Colonoscopy

COVID-19 Symptom Checker

-+

UPDATE: Loyola Medicine outpatient clinics at River Forest and Elmhurst are without power today, August 12, 2020, due to storms. Patients with appointments at these locations today will receive a phone call to reschedule, or be accommodated at other locations or through a Telehealth visit. We apologize for any inconvenience.

COVID-19 (Coronavirus) Update: Learn More About Loyola Medicine Care During COVID-19.

Colorectal cancer is the second leading cause of cancer death in the U.S. for men and women, yet it’s one of the most preventable. If you’re over 50, make an appointment today for a colonoscopy. Call 888-622-6325 to make an appointment.

  • On average, your risk of developing colon cancer is 1 in 20.
  • If a family member has colon cancer, your risk nearly triples.
  • 90% of new cases are in people 50 years or older.
  • There are currently more than 1,000,000 colon cancer survivors in the U.S.
  • Testing is recommended every 10 years.

What is a colonoscopy?

A colonoscopy is a test that allows your doctor to look at the inner lining of your large intestine - the rectum and colon. The physician uses a thin, flexible tube called a colonoscope, with a small camera attached, to look at and take pictures or video of the colon. A colonoscopy helps find ulcers, colon polyps, tumors, and areas of inflammation or bleeding. During a colonoscopy, tissue samples can be collected and abnormal growths can be removed. A colonoscopy can also be used as a screening test to check for cancer or precancerous growths in the colon or rectum.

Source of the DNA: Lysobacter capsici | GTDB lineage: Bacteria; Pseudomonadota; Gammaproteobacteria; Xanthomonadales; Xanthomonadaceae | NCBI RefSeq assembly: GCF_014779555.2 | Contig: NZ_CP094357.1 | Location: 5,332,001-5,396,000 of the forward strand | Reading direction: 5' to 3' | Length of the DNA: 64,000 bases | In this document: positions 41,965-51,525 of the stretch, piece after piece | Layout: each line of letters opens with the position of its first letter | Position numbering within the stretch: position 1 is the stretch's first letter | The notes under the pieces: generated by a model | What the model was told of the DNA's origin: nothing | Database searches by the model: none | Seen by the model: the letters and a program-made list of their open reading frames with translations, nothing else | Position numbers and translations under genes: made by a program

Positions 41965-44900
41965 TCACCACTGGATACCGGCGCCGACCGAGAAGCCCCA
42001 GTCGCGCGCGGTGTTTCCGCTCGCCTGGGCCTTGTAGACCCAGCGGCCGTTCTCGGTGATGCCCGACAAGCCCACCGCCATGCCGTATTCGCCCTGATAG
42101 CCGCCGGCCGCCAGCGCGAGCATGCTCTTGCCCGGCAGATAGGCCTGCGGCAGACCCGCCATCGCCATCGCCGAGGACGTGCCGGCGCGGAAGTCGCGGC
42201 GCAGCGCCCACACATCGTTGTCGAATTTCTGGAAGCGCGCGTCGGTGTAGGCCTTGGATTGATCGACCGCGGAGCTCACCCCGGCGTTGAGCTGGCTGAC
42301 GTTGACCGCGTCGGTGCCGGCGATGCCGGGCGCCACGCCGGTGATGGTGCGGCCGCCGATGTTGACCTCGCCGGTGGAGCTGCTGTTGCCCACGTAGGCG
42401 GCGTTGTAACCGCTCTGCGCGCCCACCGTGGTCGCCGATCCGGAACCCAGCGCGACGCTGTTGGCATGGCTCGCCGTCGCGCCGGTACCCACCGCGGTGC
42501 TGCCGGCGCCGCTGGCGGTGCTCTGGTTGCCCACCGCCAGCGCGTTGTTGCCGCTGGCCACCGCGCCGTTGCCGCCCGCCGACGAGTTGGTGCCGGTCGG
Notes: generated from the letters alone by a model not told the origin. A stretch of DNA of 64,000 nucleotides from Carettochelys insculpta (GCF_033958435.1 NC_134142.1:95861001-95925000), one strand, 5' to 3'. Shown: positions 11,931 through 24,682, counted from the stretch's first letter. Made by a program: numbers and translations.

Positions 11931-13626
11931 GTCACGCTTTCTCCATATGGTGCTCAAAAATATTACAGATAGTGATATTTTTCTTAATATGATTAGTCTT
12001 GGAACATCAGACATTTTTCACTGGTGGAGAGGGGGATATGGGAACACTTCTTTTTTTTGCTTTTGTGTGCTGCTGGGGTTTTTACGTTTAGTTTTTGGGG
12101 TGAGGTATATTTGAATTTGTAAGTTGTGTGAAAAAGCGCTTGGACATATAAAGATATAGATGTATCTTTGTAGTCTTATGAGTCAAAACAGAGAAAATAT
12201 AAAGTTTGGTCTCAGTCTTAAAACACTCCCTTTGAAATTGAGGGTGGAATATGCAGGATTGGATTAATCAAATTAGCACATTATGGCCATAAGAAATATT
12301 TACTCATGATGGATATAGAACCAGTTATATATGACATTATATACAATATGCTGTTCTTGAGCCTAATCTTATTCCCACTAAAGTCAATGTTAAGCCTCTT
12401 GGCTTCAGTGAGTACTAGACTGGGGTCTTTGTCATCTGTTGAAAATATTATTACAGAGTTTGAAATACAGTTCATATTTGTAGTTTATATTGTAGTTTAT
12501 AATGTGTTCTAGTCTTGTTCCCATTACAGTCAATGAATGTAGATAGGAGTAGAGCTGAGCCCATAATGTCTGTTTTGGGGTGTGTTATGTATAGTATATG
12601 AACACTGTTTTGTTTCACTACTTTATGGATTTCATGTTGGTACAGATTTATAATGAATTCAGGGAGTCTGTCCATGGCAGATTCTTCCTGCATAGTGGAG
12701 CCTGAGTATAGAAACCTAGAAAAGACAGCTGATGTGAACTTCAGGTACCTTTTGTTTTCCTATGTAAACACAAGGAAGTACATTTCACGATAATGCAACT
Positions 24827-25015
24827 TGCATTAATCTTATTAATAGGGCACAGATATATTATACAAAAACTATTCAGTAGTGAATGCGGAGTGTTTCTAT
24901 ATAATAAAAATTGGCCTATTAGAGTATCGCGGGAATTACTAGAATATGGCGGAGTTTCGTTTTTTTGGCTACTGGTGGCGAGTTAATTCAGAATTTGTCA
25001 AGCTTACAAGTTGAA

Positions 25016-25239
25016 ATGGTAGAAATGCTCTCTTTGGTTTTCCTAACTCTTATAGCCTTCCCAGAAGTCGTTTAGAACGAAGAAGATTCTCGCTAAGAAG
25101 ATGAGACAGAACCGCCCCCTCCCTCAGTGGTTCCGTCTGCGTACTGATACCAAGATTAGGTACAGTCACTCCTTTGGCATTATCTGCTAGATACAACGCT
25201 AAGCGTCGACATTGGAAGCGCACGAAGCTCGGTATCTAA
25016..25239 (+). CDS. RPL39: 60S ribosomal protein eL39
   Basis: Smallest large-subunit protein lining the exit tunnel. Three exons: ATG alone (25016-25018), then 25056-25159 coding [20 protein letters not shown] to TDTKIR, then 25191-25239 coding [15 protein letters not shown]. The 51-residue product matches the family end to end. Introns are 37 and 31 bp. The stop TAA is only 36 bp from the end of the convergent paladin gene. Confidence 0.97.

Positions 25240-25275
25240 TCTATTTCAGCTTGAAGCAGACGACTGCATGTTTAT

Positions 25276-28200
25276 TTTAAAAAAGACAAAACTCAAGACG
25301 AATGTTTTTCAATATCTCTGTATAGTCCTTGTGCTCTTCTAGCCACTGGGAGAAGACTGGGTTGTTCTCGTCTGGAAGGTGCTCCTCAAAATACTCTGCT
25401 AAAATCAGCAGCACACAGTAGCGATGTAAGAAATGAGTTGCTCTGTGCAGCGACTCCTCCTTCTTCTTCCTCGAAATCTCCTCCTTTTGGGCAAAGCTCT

Accuracy of a colonoscopy is important. The adenomatous polyp detection rate (ADR) is how the quality of a colonoscopy exam is measured. At the MacNeal gastroenterology lab, the polyp detection rate is higher than the national average rates for men and women. The national standard is that a significant polyp should be removed in at least 15% of colonoscopies in women and 25% of colonoscopies in men. Additionally, flat polyps and small polyps are more difficult to see. MacNeal’s gastroenterology lab uses high definition and computer-enhanced endoscopy imaging to improve visibility for difficult polyps and polyp detection.

Who should have a colonoscopy?

Starting at the age of 50, you should have a colonoscopy every 10 years. Your doctor may recommend earlier or more frequent testing if you have a higher risk of colorectal cancer. Talk to your doctor about when you should be tested.